OAR Study Guide 2017 – 2018
What comes with Trivium Test Prep’s OAR Study Guide?
You probably think this is a typical study guide. However, Trivium Test Prep’s unofficial OAR Study Guide 2017 – 2018: OAR Test Prep and Practice Test Questions for the Officer Aptitude Rating Test isn't like other study guides.
Because we know you value your time, our unofficial study guide includes a quick yet full review of everything on the test with real examples, graphics, and information.
Trivium Test Prep’s OAR Study Guide 2017 – 2018 gives you the edge you need to score higher and pass the first time.
Best of all, Trivium Test Prep’s OAR Study Guide 2017 – 2018 offers you:
A full review of what you need to know for the OAR exam
OAR practice questions for you to practice and improve and worked through practice problems with explanations
Test tips and strategies to help you score higher
Real world examples
Our OAR prep book covers all the material that will be on your exam, including:
… and also comes with a FULL OAR practice test, so that you will be ready on test day.
But before you buy OAR Study Guide 2017 – 2018, you may find yourself wondering, what are the OAR-E and the OAR? What is on the OAR? Can I retake the OAR? How is the OAR administered? We are the OAR experts, and we are happy to answer all your questions below!
Some Frequently Asked Questions about the OAR-E…
What are the OAR-E and the OAR?
The Officer Aptitude Rating (OAR) is a portion of the larger Aviation Selection Test Battery (OAR-E) test. The OAR-E measures candidate’s verbal and quantitative ability, mechanical understanding, spatial awareness, and knowledge of general aviation concepts. The OAR includes only the portions of the OAR-E that cover verbal and quantitative abilities and mechanical understanding.
The OAR-E is used to determine eligibility of college graduates desiring to become an aviation officer (pilot and first officer) in the US Navy, Marine Corps, or Coast Guard. Individuals applying for nonaviation officer programs, such as Officer Candidate School (OCS), may only be required to take the OAR portions of the test.
The OAR-E is developed and monitored by the Naval Operational Medicine Institute (NOMI). The Educational Testing Service collaborated with NOMI to produce the exam in paper and computer adaptive test formats. The Naval Personnel Command and Commandant of the Marine Corps establish eligibility requirements.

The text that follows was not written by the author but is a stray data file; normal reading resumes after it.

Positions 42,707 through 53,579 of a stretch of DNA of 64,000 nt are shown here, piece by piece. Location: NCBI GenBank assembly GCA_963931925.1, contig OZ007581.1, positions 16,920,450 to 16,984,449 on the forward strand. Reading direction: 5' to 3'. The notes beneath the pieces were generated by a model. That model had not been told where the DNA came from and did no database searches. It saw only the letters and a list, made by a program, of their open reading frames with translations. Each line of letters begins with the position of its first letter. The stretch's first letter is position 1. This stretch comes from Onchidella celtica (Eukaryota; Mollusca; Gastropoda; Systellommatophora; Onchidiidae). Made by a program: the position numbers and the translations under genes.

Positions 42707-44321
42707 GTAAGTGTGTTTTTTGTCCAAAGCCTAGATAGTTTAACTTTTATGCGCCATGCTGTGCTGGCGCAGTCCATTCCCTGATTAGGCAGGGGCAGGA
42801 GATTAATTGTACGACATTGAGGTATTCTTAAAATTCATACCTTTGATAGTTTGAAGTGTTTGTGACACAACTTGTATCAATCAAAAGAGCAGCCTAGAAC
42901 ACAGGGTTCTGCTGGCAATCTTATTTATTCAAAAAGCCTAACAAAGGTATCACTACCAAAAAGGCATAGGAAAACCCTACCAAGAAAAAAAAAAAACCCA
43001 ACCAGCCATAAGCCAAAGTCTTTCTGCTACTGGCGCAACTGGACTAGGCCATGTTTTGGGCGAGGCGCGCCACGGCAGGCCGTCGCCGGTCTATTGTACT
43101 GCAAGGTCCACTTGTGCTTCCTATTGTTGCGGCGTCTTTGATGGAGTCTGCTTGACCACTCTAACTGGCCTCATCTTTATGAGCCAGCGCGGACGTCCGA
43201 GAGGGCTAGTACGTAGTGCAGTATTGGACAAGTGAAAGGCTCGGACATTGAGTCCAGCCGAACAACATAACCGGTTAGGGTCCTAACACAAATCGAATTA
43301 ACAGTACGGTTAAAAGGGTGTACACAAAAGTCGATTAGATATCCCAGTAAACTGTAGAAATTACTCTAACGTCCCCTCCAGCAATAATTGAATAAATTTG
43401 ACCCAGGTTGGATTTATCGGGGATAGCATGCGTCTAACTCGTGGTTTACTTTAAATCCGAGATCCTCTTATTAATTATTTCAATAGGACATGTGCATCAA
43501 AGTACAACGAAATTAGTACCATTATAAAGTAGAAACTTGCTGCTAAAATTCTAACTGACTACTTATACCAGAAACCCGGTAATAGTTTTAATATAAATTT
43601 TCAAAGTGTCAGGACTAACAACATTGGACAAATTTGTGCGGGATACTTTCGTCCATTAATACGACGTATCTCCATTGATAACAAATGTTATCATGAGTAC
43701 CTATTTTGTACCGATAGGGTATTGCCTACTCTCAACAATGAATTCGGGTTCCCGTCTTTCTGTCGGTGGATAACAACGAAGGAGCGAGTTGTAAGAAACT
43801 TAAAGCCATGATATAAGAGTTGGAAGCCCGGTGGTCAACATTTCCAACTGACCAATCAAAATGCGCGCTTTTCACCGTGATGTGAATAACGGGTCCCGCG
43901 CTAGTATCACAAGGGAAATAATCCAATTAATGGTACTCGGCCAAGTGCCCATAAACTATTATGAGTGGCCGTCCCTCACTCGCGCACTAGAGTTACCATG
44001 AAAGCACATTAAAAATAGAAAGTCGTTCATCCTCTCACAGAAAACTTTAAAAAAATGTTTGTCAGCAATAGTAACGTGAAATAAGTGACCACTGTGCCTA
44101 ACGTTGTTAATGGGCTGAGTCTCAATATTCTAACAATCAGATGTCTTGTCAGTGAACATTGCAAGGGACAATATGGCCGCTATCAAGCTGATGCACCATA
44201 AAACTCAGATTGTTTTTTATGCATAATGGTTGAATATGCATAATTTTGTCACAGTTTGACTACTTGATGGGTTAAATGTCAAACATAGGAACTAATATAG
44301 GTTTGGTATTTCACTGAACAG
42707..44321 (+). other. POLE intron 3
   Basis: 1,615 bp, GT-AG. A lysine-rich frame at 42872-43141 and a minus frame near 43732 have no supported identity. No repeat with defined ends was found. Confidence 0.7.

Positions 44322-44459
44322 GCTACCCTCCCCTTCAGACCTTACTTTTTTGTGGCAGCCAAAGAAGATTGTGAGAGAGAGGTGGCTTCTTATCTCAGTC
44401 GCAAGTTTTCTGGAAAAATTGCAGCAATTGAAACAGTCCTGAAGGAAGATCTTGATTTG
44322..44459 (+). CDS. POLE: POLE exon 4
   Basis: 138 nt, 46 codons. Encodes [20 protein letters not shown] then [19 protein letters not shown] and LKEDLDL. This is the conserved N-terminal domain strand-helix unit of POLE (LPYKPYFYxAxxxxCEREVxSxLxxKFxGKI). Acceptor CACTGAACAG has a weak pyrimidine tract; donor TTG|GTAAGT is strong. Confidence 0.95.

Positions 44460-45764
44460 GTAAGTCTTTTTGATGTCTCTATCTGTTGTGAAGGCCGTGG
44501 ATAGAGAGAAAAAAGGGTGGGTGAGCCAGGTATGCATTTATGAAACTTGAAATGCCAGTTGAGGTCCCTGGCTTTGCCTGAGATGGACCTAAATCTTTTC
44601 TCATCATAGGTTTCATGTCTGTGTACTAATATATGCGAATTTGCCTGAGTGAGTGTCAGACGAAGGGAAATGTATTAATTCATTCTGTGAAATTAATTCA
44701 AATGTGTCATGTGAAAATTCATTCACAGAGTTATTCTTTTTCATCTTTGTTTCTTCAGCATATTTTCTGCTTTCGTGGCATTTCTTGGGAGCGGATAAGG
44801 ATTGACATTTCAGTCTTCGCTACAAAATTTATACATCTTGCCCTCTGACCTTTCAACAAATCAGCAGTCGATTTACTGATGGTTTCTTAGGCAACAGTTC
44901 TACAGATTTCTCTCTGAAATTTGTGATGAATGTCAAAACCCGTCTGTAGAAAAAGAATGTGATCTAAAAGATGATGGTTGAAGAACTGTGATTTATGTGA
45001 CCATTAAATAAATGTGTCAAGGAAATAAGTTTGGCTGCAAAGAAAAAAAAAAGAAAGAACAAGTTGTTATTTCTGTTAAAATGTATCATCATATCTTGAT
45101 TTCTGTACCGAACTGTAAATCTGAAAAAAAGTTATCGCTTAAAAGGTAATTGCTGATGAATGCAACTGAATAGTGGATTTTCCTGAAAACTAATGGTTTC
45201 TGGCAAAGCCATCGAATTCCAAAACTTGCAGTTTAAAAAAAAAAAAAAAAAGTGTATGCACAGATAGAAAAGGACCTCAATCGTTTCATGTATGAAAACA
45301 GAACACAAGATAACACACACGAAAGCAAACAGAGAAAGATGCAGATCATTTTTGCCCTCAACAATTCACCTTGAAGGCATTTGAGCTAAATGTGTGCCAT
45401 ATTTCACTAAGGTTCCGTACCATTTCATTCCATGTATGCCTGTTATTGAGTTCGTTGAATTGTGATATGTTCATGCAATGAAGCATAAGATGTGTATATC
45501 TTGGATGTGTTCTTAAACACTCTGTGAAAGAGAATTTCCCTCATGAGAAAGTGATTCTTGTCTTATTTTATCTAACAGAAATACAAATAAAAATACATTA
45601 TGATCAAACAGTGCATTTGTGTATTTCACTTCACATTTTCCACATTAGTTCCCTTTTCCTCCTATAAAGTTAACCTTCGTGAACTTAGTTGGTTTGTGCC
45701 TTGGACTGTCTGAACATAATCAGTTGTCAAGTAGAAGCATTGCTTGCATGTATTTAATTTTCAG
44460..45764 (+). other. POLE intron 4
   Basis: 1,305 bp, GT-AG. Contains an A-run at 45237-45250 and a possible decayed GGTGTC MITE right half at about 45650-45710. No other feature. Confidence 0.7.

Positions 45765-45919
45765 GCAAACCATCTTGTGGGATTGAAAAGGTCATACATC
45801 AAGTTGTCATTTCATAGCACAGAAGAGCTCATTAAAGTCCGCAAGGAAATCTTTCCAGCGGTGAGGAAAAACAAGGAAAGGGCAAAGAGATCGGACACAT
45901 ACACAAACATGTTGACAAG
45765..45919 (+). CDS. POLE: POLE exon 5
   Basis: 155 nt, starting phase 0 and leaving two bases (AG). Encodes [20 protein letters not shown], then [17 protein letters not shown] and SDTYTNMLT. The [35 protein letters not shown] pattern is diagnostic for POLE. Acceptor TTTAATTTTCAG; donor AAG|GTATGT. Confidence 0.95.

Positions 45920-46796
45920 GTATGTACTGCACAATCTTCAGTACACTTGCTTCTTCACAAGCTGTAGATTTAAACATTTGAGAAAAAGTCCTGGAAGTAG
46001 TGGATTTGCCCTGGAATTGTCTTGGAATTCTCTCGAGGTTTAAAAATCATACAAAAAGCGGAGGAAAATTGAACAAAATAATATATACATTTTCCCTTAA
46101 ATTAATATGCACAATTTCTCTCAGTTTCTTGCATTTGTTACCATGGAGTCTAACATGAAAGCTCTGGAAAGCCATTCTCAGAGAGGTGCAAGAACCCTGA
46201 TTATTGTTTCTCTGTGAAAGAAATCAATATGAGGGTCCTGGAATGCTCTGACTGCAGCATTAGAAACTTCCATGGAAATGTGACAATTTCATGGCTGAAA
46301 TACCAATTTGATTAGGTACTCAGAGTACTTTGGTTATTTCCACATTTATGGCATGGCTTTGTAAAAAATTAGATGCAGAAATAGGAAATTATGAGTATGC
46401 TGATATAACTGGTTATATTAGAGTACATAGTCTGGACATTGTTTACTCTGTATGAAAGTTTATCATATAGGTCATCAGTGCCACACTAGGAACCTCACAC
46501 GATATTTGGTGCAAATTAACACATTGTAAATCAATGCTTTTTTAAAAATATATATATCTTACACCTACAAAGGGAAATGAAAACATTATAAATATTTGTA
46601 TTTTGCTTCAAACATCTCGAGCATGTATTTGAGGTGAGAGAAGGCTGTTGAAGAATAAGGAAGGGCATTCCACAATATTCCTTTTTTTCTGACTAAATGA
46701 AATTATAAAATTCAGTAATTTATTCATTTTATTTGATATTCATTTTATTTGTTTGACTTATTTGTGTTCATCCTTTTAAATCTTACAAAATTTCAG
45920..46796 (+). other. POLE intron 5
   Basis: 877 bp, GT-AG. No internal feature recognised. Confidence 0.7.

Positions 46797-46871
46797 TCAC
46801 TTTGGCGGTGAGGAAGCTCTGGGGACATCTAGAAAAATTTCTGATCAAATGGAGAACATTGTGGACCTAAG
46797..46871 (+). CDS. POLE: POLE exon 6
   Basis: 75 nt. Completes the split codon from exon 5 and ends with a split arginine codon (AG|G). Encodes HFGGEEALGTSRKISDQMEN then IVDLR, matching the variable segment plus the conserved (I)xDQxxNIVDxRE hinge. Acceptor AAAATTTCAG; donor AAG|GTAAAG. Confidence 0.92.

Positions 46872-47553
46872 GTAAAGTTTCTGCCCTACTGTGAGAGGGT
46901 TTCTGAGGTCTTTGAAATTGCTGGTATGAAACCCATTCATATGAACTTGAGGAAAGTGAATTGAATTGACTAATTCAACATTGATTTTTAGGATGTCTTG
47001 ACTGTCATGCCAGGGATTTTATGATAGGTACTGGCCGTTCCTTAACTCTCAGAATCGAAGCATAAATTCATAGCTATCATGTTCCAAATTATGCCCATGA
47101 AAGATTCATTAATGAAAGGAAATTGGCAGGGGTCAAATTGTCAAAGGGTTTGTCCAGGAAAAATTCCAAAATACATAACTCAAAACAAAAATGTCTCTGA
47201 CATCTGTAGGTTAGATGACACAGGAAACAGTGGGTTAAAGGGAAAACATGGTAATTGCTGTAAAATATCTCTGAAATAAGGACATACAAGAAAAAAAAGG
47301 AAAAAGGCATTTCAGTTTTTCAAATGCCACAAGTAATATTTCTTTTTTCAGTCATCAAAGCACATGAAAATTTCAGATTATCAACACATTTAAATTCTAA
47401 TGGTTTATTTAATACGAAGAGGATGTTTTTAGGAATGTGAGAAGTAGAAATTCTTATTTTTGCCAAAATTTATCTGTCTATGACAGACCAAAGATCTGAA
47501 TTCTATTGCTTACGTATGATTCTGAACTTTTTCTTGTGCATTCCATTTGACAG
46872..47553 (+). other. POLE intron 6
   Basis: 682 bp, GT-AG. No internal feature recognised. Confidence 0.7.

The OAR-E is administered at Navy Recruiting Districts (NRDs), Navy ROTC units at selected universities, and Marine Corps Officer Selection Offices (OSOs). High school candidates applying for the navy and coast guard military academies or NROTC and college graduates with a bachelor degree are eligible academically to take the exam.
What is on the OAR?
The OAR-E, revised in 2013, has three versions—Form 6, Form 7, and Form 8. Previous versions (Form 1 through Form 5) are no longer being used, although test scores are still valid provided the applicant has not retaken the exam with Form 6 through Form 8.
The current OAR-E has seven subtest components. Candidates seeking nonaviation positions are only required to take the Math, Reading, and Mechanical Tests to obtain their OAR.
The individual OAR-E subtests included in the OAR are
Math Skills Test (MST)
Reading Skills Test (RST)
Mechanical Comprehension Test (MCT)
The OAR portion of the OAR-E is offered in paper format and CAT format. The paper format requires strict time limits for subtests, whereas the time taken for each subtest in the CAT format may be shortened. Since, the computer automatically provides harder or easier questions depending on the correctness of the candidate’s answers, actual test-taking time is adjusted on the CAT.
Breakdown of the Subtests
Math Skills Test (MST)—requires you to solve for algebraic, arithmetic, and geometric equations and word problems. Questions may include formulas, probability, fractions, ratios, and time and distance estimations.
Reading Skills Test (RST)—evaluates your reading comprehension by interpreting word passages.
Mechanical Comprehension Test (MCT )—measures your understanding of high school-level physics problems. These problems may include questions about gases and liquids, pulleys, fulcrums, pressure, volume, velocity, principles of electricity, weight distribution, and performance of engines.
How is the OAR Scored?
The OAR-E paper exam is sent back to NOMI for scoring. Unlike other military aptitude tests, recruiters are not provided an unofficial score and must wait for the official score. The OAR-E CAT exam is scored immediately after completing the exam.
Nonaviation candidates who only take the OAR portion of the OAR-E will receive one rating as the OAR. Scores are ranked from 20 to 80 based on three subtests (MST, RST, and MCT). For current minimum score eligibility requirements, contact your recruiter or refer to the Navy Personnel Command Program Authorizations 106 and 107 and Marine Corps Order 1542.11.
Can I retake the OAR?
There is a three-time lifetime limit to attempt the OAR-E. If a candidate wishes to retest, the date of retest must be no earlier than thirty-one days after the date the initial exam was taken. If a second retest is desired, the candidate may retest not earlier than ninety-one days after first retest.
Exam results of candidates who previously took the OAR-E (Form 1 through Form 5) do not count toward the three-time lifetime limit; however, those results remain valid until another OAR-E is taken.
Individuals who took the OAR-E for an OAR only may return within thirty days of the initial test to complete the OAR-E by taking the remaining subtests. This is called a test merge. In this case, candidates must wait until the OAR score is received prior to taking the remaining subtests. Additionally, even if the OAR portion was taken by paper format, the remaining test must be conducted using the CAT format. The date the candidate completes the remaining subtests is considered the official test date toward the three-time lifetime limit.